Polly Jean Harvey doesn't serve light food on her ninth studio album either. As with her predecessor "Let England Shake", she proves to be an extremely astute observer - in this case of grievances in the USA and in the regions affected by its foreign policy, such as Kosovo and Afghanistan. She never raises her index finger. She puts her own insights into artistic practice and leaves the interpretation to the listener.
In the 60's, 70's and 80's it was customary for musicians to take a stand on current events and choose clear words - Pete Seeger, Woody Guthrie, Bob Dylan, Joan Baez and CSN stand for this tradition, but also punk rockers like The Clash and Stiff Little Fingers and reggae artists like Bob Marley. But who still sings today about global grievances? Who dares to put his finger in the wounds and also to take criticism for it? Basically nobody - except a lady from the south coast of England who likes to go on a confrontation course: Polly Jean Harvey, 46 years old and a strong, fighting woman.
The Dane Majke Voss Romme is always surprised by who she is compared to. Woman at the piano - Tori Amos is the influence, isn't he? "In fact, for example, I first heard about her from music journalists. I don't know much about her, but I like what she does." So the question arises as to which musicians are important for her. "I love the music of Stina Nordenstam, a Swedish singer and songwriter, as well as Nina Simone and PJ Harvey. As a child I also enjoyed listening to Whitney Houston, Toni Braxton and the Spice Girls. But to what extent this has influenced my creative work, I can't say."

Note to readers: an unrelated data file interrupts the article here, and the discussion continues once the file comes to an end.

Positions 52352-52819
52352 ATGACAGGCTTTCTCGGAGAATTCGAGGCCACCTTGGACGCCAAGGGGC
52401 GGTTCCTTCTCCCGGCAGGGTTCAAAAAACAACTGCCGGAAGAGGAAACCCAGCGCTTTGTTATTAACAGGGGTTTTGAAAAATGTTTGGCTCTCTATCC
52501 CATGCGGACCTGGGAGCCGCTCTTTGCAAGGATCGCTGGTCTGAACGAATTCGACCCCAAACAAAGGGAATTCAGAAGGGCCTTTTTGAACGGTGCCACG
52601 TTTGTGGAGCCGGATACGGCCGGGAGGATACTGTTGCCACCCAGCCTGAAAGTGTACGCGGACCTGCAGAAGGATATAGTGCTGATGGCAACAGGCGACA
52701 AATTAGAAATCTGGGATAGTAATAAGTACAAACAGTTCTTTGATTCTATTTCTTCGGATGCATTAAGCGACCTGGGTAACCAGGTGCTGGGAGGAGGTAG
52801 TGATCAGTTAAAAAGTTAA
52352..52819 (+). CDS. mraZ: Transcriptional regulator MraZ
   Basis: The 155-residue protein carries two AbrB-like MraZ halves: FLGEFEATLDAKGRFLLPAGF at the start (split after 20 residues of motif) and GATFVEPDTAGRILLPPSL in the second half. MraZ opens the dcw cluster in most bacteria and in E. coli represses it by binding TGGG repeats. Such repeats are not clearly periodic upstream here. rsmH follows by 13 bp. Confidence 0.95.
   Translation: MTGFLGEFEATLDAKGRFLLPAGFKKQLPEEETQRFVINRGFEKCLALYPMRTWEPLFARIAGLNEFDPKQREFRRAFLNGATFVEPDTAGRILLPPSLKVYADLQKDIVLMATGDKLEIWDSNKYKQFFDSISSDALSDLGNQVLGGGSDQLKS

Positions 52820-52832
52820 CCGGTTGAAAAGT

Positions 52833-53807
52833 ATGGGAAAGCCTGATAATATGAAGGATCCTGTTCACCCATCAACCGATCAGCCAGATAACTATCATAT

The showman must go on
62 years old, nominated for the BRIT Awards - Robert Plant doesn't give the impression that he wants to hang up the microphone so quickly. On 22 January, on the verge of his two appearances in Toronto, Canada, the legendary shouter talked about how he became the musician he is today and why a Led Zeppelin reunion would give him nothing.
Have you ever been to Electric Ladyland...?
Concerts, press and photo appointments, gruelling studio sessions, growing tensions between musicians, pressure from management - despite all these factors, a new album of the Jimi Hendrix Experience was released in the autumn of 1968: the legendary double LP "Electric Ladyland", the third and last recording of the trio. By the time it happened, Hendrix, bassist Noel Redding and drummer Mitch Mitchell had come a long, stony and intoxicated way.
Back to the Front
Chronicler of the American (Alpine) Dream
In 1988 the band Prefab Sprout made it clear in their song "Cars And Girls" that life is about more than cars and girls - an obvious side blow to Bruce Springsteen and his supposedly limited view of the world. At the end of September the new Boss album "Magic" will be released. A welcome opportunity to look back on Springsteen's career and see what the man from New Jersey is really interested in.
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eclipsed is a music magazine based in Aschaffenburg and has been on the German market since 2000. It is aimed at friends of sophisticated rock music who want to go on a new acoustic voyage of discovery month after month.
eclipsed deals in detail with the rock greats of the 60s and 70s in the areas of art rock, prog, psychedelic, blues, classic, hard rock and much more as well as with the current scene in these areas.